|WikiProject Hinduism / Mythology||(Rated Start-class, Low-importance)|
|WikiProject Norse history and culture||(Rated Start-class, Low-importance)|
Ancient oral history?
On the topic of the Aesir/Asura correspondence, I can't help but wonder if the Asura left India and travelled west until they found the home of the Vanir (and fought and defeated them)
Could this be a very old story of human migration?
In the Indian stories the violent Asura fight the Deva and leave. In Norse stories the Aesir arrive and fight with the more peaceable Vanir. When the Aesir win, they take hostages from the Vanir in the form of the god Nord, as well as his children Frey and Freja.
Has anyone done any research into this? Could it even be possible to work out?
Could it be that the stories told in both places are related, that it tells the story of migration, perhaps the leaving of more aggressive members of the proto-indian community, which then moved to the harsher climate of Europe and Scandinavia, bringing their own version of events with them?
Enough rambling, I hope someone finds this and responds.
- Replying here roughly three weeks later, you ought to have a look at Kurgan hypothesis as well as Proto-Indo-Europeans and Aesir#Invasionist_hypothesis. The Urheimat of Proto-Indo-Europeans was probably Central Asia, in the steppes where modern Russia and China meet, so they originated at an equidistance both to Europe and India. Their descendants obviously split up into a West-bound (proto-European) and a South-bound (Indo-Aryan) branch where they each conquered territories already settled by other cultures which they subjected to their rule. These pre-historical events echo in the mythical battles of Vanir and Aesir, in The Rape of the Sabine Women, as well as the battle between Asura and Deva. --Tlatosmd 08:29, 22 August 2007 (UTC)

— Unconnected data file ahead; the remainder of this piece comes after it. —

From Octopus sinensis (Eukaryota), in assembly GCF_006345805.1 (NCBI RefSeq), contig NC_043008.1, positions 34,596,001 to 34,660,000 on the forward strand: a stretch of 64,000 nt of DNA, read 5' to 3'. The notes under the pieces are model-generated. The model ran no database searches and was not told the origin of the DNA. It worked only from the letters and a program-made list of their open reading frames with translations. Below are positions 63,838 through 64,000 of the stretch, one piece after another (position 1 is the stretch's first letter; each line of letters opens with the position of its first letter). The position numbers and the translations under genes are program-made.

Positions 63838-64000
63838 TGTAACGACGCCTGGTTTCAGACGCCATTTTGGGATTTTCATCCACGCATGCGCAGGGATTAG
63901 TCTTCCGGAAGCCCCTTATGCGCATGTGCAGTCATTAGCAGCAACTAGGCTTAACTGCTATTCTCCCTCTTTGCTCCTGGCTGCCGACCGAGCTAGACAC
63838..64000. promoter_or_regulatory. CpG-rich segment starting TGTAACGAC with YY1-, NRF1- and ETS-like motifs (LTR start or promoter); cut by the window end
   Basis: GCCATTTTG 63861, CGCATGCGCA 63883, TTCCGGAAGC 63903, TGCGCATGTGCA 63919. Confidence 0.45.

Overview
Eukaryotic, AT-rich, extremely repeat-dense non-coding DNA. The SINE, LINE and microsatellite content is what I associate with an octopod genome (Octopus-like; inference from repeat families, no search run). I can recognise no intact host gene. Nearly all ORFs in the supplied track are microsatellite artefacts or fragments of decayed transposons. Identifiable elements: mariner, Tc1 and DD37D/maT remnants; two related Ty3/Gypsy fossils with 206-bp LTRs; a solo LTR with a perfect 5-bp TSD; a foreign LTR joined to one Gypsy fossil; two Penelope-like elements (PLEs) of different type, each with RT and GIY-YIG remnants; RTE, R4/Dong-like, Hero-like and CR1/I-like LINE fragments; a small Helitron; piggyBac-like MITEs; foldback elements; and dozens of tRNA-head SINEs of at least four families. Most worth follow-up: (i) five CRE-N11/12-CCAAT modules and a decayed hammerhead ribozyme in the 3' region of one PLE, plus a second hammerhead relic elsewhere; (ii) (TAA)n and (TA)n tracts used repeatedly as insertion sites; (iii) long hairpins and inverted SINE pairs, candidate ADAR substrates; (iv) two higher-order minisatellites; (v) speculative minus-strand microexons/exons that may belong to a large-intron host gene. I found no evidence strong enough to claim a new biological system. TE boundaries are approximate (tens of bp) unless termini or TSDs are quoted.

The article is a pile of unverifiable original research. There are several thousand correspondences between Russian and Sanskrit terms - should we start a separate page about each of them? While it may be interesting to hypothesize about the nature of correspondence between Sanskit "bhaga" (good) and Russian "bog" (god), I'm afraid it's not what Wikipedia is for. I hope these speculations will be prodded. --Ghirla-трёп- 17:12, 23 August 2007 (UTC)